A new study out of the University of Colorado Boulder suggests that exercise may be even more important for young children than previously imagined, as it has a positive impact on metabolism, brain development, and diversity of the microbiome.

The study examined the development of juvenile rats and found that there was a special window toward the beginning of life during which an active lifestyle would have powerful and long lasting effects on a number of health outcomes.  Researchers are exploring whether or not these results can translate to human experience.

Researchers also noted that the microbial diversity may have an effect on the relationship with associated optimal brain development and metabolism, as a well-developed microbiome can add up to five million genes to a person’s genetic profile.

A word to the adults who may be reading this article and despairing about their relatively sedentary childhoods: there is still a great deal of plasticity in the human microbiome, and this can be affected by diet and lifestyle in addition to exercise.

Of course, the important question moving forward will be how to best take advantage of the “special window of opportunity” that makes childhood exercise so beneficial to the microbiome.  The study didn’t produce an exact age range that was most important for developing rats--and even if it had, translating the results to humans would be impractical at best.  For now, it appears that the earlier the better; and indeed, beginning exercise early is an important component of developing lifelong habits for good health.

Understanding the microbial ecosystem and its relation to early lifespan development will also allow scientists to improve plasticity in adults, which is another important goal for future studies.

For more information on exciting new microbial research, visit the official CosmosID website.

4 Exciting Benefits of Researching the Microbiome

According to some estimates, there are between one and two pounds of bacteria living in your gut right now!  No need to worry, though— most of these bacteria are extremely beneficial, and in fact you wouldn’t be able to live without them!

That being said, not all bacteria are created equal.  The bacterial ecosystem that inhabits your digestive system is made up of hundreds of distinct species; and each of these species plays its own special role in your body.  Maintaining the right balance bacterial species is very important to your health.  Unfortunately, due to a variety of factors such as diet and disease, this isn’t always possible.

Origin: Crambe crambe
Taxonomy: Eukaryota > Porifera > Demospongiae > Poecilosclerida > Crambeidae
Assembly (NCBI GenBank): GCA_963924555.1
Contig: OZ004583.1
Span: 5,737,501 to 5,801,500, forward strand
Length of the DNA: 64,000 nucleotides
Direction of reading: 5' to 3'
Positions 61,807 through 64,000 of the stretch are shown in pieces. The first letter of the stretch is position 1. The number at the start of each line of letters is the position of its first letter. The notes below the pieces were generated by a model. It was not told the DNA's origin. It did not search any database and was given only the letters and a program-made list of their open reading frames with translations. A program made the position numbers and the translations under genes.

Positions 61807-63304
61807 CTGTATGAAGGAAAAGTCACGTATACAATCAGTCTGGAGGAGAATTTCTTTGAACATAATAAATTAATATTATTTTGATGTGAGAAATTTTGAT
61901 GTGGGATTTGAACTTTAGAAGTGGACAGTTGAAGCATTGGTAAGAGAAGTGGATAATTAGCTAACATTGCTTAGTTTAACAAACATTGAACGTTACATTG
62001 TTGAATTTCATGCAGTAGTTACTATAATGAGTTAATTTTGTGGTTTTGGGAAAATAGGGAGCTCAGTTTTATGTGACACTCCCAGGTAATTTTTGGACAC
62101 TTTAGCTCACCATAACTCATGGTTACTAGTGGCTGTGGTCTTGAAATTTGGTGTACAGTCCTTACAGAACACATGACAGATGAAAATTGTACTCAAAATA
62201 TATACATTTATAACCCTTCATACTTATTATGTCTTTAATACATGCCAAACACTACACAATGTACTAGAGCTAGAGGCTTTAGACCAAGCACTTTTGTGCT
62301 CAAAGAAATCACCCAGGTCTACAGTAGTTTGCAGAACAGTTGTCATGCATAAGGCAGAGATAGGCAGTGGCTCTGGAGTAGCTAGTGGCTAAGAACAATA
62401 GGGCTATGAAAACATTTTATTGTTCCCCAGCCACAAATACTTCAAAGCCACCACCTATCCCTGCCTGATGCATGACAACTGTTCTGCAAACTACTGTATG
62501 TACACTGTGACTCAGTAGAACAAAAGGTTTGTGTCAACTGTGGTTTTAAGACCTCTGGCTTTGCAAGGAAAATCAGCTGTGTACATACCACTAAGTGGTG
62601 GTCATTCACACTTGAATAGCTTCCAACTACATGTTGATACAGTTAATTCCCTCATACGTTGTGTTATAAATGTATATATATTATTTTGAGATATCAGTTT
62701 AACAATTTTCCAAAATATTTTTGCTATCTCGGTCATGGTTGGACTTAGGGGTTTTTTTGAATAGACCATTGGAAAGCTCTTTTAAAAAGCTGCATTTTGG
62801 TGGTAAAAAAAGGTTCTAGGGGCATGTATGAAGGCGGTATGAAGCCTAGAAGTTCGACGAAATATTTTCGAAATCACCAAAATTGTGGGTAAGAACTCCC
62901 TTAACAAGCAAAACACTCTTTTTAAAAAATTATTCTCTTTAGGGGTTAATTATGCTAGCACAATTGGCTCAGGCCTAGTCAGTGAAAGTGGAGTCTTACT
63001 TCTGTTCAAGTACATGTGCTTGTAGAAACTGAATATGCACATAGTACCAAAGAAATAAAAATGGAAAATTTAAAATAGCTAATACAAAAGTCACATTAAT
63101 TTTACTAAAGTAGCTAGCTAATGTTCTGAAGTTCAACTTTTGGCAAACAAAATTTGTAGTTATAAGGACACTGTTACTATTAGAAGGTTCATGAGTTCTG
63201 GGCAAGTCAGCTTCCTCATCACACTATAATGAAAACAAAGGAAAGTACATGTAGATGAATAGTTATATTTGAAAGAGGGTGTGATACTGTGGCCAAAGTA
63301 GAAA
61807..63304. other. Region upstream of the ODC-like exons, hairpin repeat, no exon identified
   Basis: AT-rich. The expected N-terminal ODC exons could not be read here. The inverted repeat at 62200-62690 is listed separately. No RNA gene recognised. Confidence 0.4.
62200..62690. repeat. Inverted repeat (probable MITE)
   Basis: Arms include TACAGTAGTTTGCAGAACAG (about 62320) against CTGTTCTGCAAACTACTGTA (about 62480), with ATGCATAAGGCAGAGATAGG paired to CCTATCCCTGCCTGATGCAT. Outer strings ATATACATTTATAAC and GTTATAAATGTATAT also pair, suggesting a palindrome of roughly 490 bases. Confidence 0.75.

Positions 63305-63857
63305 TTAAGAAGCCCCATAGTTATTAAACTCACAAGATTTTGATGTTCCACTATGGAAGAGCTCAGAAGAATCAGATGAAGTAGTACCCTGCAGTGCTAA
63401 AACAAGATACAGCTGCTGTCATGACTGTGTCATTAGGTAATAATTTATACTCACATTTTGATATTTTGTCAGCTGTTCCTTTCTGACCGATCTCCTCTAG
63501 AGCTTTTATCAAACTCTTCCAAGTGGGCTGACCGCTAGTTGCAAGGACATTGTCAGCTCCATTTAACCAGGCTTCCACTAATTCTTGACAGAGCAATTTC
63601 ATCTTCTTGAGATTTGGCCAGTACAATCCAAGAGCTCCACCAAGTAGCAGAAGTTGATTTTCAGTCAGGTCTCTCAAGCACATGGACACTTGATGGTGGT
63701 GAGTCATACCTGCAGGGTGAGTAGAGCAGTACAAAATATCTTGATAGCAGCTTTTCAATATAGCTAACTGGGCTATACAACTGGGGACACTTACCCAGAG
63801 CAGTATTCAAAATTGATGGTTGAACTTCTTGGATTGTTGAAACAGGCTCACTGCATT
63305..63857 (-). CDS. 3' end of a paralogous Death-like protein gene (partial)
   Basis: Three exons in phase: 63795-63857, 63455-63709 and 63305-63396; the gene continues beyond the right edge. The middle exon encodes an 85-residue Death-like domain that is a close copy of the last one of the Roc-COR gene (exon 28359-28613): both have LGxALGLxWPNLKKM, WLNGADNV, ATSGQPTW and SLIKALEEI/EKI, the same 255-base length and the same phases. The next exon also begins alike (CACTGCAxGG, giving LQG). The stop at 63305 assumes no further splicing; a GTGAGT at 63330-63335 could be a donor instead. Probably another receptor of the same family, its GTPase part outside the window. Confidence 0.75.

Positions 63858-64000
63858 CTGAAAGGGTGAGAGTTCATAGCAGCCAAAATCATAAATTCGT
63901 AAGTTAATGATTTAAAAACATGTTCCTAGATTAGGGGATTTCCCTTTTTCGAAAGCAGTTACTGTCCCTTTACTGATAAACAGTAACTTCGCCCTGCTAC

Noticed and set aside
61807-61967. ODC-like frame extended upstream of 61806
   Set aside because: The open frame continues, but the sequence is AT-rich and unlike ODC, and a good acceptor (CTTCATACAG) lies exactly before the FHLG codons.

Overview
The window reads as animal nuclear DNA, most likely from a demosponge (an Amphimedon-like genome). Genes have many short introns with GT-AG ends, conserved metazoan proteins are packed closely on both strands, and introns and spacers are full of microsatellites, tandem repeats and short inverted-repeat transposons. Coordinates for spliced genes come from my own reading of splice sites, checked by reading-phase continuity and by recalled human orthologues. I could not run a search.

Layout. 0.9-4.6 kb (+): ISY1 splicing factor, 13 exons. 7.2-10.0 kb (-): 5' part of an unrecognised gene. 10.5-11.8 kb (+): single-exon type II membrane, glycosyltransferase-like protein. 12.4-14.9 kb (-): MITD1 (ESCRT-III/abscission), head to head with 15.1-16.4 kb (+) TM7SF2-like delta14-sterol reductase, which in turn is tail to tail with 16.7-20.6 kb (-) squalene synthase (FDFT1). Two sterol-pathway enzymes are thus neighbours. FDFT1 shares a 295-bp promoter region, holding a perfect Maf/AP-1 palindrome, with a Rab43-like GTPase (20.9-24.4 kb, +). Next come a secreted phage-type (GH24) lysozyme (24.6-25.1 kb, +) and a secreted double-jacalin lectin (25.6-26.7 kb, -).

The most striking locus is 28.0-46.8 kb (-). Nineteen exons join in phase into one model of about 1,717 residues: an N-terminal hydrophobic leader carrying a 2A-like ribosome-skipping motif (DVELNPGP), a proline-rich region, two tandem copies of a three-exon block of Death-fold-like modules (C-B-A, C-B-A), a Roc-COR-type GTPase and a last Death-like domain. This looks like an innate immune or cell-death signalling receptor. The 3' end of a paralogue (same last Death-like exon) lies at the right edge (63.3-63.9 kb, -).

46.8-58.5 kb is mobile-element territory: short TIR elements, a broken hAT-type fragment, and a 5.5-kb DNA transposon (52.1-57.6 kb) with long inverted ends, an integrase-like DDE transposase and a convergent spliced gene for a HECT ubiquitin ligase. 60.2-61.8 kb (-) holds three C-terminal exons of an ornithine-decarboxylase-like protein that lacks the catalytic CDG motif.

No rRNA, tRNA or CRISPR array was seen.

Thankfully, a growing body of scientific research is being dedicated to understanding exactly how the microbiome works, and how doctors can fix potential problems.  The ability to manipulate the makeup of the bacterial ecosystem brings about a number of exciting new possibilities in medicine.  For example:

·       Making sure bacteria work in conjunction with medication.  Using prebiotics, doctors can boost the abundance of certain microbes within the digestive system in order to optimize the way the body interacts with certain medications.  This can help reduce side effects, improve safety, and more.

·       Adjusting the microbiome instead of using medication.  Some health problems are caused by imbalance in the microbiome.  Restoring healthy diversity to the body’s microbes can be an important component of addressing certain issues.

·       Targeting harmful bacteria.  Improving diversity in the microbiome can also help decrease the presence of potentially harmful bacteria.

·       Targeting skin problems. The bacteria within the digestive system have an impact on many functions of the body beyond the breakdown of food; and studies suggest that cultivating a healthy microbiome can help alleviate problems such as acne and rosacea.


As microbiome research continues to explore new and exciting concepts, CosmosID will be there to assist doctors, scientists, and organizations identify and understand the microbes that affect our health.  Visit our website for more information.

Blood Glucose Levels and the Microbiome

If you are one of the twenty nine million Americans affected by diabetes, the odds are good that you know first hand just how difficult predicting food’s effect on blood glucose levels can be.

Of course, the most important factor is the number of carbohydrates that a given food contains.  Carb-rich dishes are sure to have a proportionally larger effect on blood glucose than low-carb alternatives.  Additionally, you’ve probably learned to consider the complexity of carbohydrates: simple sugars found in white bread, soda, desserts, etc. tend to cause an immediate blood glucose spike; whereas complex sugars found in whole wheat, brown rice, oats, etc. tend to break down more slowly. 

However, you’ve probably noticed that these are only guidelines--sometimes food has unexpected effects. New research now points to the composition of the microbiome as a cause of this unpredictability.

How Tiny Microbes have a Huge Effect on Blood Sugar

            In a recent study published by Cell , researches conducted one of the most comprehensive studies on blood glucose levels and microbiome to date.  By continuously monitoring the blood glucose levels of 800 participants over the course of an entire week, scientists were able to record the reactions of each participant to various meals.  The results were extremely divergent.